What causes such a cascade of crashes by a singular event is a solemn thing. Edward N. Lorenz, professor of meteorology, in one of his finest papers, asked: Does the flap of a butterfly’s wings in Brazil set off a tornado in Texas? More commonly referred today as “the butterfly effect”, this part of the chaos theory says that the smallest change at one place can result in large differences in a later state (Wikipedia: Butterfly Effect). In the words of the author, “if a single flap of a butterfly’s wings can be instrumental in generating a tornado, so also can all the previous and subsequent flaps of its wings, as can the flaps of the wings of millions of other butterflies, not to mention the activities of innumerable more powerful creatures, including our own species”.

This beautiful poetic assertion of the mathematician-cum-meteorologist is derived from some complex mathematical models run on some complex computers of his time. The relevance of the butterfly effect is quite crucial to understand the weather phenomenon that affects farmers, and the gold markets. What it literally means, and how Lorenz came upon it perchance, is quite interesting. An excerpt from the essay on the butterfly effect from the University College London tells the story:

“[…] in the early 60s Lorenz was doing computer experiments on a 12-dimensional weather model. One day he decided to run a particular time series for longer. In order to save time he restarted his code from data from a previous printout. After returning from a coffee break he found that his weather had diverged sharply from that of his earlier run. After some checks he could only conclude that the difference was caused by the difference in initial conditions: he had typed in only the first three of the six decimal digits the computer worked with internally. Apparently, his assumption that the fourth digit would be unimportant was false.

Lorenz realised the importance of his observation: “If, then, there is any error whatever in observing the present state – and in any real system such errors seem inevitable – an acceptable prediction of an instantaneous state in the distant future may well be impossible.” Indeed, the error made by discarding the fourth and higher digits is so small that it can be imagined to represent the effect of the flap of the wings of a butterfly. In fact, Lorenz originally used the image of a seagull. The more lasting name seems to have come from his address at the annual meeting of the American Association for the Advancement of Science in Washington, 29 December 1972, which was entitled ‘Predictability: does the flap of a butterfly’ wings in Brazil set off a tornado in Texas?’.”

In the backdrop of this story, somewhere there is a butterfly flapping its wings, leading El Niño to cause below-normal rainfall in India, leading to rain-fed rivers running dry, impacting agriculture and the agriculture-dependent businesses, and ultimately leading to inflation of food and fuel prices, and, somewhere along the line, leading to a fall in the market for gold, besides leading to a change in the political climate. These events can be predicted, and have been predicted just as Lorenz discovered five decades ago, but Lorenz in his poetic anecdote has told us something far more substantial: the role of the activities of innumerable more powerful creatures, including our own species.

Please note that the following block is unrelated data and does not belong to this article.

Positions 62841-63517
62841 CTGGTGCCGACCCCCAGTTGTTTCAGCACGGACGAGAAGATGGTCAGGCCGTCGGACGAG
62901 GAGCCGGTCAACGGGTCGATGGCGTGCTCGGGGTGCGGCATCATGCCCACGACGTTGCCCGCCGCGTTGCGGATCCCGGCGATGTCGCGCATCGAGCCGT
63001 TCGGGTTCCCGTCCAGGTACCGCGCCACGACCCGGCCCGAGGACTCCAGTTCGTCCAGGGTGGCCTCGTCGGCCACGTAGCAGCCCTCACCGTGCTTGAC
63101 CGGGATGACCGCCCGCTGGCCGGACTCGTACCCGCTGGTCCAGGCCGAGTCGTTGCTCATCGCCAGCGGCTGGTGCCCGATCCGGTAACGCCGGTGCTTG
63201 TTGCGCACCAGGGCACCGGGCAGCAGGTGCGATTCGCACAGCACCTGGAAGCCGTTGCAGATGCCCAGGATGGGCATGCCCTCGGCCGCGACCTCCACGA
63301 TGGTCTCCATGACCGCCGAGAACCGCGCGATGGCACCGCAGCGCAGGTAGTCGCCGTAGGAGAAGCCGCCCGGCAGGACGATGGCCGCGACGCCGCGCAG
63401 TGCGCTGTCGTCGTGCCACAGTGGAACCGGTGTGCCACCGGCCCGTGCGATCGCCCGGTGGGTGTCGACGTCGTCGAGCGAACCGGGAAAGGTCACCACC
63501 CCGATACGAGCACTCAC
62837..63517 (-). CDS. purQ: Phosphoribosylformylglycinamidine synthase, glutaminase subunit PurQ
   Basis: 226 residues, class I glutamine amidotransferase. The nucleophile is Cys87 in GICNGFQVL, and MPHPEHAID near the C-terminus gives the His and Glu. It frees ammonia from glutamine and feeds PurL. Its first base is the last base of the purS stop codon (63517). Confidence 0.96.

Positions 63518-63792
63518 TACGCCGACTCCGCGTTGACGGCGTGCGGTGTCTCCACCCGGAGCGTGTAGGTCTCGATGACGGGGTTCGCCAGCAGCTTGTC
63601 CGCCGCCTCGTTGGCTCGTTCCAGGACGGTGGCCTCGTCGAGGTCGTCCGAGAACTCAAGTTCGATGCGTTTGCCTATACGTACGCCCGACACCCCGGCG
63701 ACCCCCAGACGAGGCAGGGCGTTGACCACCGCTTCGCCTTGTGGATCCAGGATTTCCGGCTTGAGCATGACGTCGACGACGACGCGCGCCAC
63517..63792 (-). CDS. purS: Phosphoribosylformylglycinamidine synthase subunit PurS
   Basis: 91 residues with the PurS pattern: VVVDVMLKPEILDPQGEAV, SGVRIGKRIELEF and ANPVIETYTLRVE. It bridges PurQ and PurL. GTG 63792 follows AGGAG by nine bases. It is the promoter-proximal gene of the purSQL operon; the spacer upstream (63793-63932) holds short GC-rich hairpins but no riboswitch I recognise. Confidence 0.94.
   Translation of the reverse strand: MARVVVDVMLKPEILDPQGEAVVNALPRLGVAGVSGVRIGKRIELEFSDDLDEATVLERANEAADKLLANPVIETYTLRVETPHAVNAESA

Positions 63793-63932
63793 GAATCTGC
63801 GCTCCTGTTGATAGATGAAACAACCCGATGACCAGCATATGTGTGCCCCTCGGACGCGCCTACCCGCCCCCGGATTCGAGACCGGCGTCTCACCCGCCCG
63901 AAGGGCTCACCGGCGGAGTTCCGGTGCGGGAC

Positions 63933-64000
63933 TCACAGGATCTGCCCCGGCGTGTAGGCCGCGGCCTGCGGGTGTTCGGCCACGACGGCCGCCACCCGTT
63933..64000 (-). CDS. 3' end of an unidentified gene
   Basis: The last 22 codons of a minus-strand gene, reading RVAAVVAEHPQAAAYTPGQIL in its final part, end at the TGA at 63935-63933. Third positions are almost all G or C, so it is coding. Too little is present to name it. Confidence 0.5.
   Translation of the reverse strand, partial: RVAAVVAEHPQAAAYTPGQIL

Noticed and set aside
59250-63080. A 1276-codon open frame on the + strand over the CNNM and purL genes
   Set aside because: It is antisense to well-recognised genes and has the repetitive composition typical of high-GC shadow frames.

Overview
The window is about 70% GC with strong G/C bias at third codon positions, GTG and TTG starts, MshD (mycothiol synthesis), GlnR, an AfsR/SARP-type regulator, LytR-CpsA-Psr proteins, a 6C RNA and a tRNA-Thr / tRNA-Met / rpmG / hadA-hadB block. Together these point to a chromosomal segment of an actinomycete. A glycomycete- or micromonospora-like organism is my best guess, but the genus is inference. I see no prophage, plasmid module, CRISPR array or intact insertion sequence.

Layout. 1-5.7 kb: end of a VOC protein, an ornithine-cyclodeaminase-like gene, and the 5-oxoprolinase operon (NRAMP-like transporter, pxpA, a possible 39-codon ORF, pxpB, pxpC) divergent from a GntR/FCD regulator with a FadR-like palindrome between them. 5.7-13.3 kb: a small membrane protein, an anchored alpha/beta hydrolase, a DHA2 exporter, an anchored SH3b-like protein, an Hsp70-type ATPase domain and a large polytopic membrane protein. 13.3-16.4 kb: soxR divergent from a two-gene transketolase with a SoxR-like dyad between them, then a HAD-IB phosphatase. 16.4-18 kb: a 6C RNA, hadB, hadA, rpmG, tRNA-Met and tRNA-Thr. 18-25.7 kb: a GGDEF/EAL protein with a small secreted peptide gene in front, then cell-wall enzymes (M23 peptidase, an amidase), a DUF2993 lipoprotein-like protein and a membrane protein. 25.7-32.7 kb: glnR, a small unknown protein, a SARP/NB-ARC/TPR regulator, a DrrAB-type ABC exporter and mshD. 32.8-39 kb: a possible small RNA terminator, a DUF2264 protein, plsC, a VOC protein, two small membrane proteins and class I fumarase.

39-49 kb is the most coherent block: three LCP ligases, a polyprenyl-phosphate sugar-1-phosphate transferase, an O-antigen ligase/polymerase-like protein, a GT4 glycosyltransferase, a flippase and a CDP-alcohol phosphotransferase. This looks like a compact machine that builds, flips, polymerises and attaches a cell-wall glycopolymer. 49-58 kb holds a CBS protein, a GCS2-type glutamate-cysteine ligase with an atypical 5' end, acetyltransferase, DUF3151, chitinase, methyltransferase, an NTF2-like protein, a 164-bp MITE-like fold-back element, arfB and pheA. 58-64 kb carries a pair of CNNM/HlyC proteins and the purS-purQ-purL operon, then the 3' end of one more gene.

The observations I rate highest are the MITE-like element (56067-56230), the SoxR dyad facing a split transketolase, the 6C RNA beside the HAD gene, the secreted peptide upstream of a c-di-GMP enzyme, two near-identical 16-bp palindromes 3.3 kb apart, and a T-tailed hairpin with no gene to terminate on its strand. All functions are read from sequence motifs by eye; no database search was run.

If the rain gods are not happy, it is not because of the flapping of a butterfly, but that of mankind. Collins et al (2010), in their paper “the impact of global warming on the tropical Pacific Ocean and El Niño", say that the mean climate of the tropical Pacific region continue to change in the coming century as a result of past and future projected emissions of greenhouse  gases. Latif and Keenlyside (2009) also show that the equatorial Pacific, during the past half-century has shown a clear warming trend, consistent with global warming. Several models have been run to study the correlation between El Niño and global warming, and all the models have shown different predictions (Wikipedia: El Niño). It is said that it is difficult to predict the relation yet, however some studies show that climate change could double the frequency of super El Niño events (source), and 2014 is just one of the initial pages of a long book written by El Niño with the consent of man.

It is too early to predict the wrath of the rain gods, but it is a sign nonetheless. Fields are parched, and the first round of paddy has failed in many regions across India. Whether you are a believer or not (of god or climate change, you choose), human activities truly reflect on our planet. In other words, one paddle of your bicycle, or a push of the accelerator of your vehicle, can impact our planet’s climate.

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You can keep a watch on monsoon of India from the following websites:

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Sahyadrica turns six! It was on June 28, 2008 (a fine La Niña year) that I first started with Wanderer’s Eye. I have been refraining from celebrating Sahyadrica’s birthdays for it reminds me of my age. This platform is a part of my life now (and I should accept growing old); it is, after all, a place to see what I see! My primary intention was to separate this blog from any human intervention, and I had almost always abstained from posting pictures of humans, and I continued that stint for almost two years before I had to give in. Earlier it was a blog dedicated solely to nature – mostly for insects and spiders and plants. It was later that I understood the role man plays in nature, of how important it is to keep man in the view of viewing nature.

After six years and 131 articles, Sahyadrica, if not wiser, has cut down on its obsession of hyphens (and will learn to reduce its commas in the next), and has definitely piled information which you have accepted. I thank you all!

I am glad to announce that Sahyadrica will now be displaying works by others. Writers, thinkers who write, philosophers who write, researchers, photographers, poets, and amateur journalists, and those who just love to explore – on the neon-screen, city-streets, or in the wild, will be using this platform to share knowledge – but more importantly, share passion and emotions towards our natural wealth. This is to let you share what you see. Let the world be a part of your eyes, and the world will probably wake up sooner than later.

Currently Sahyadrica does not accept unsolicited material.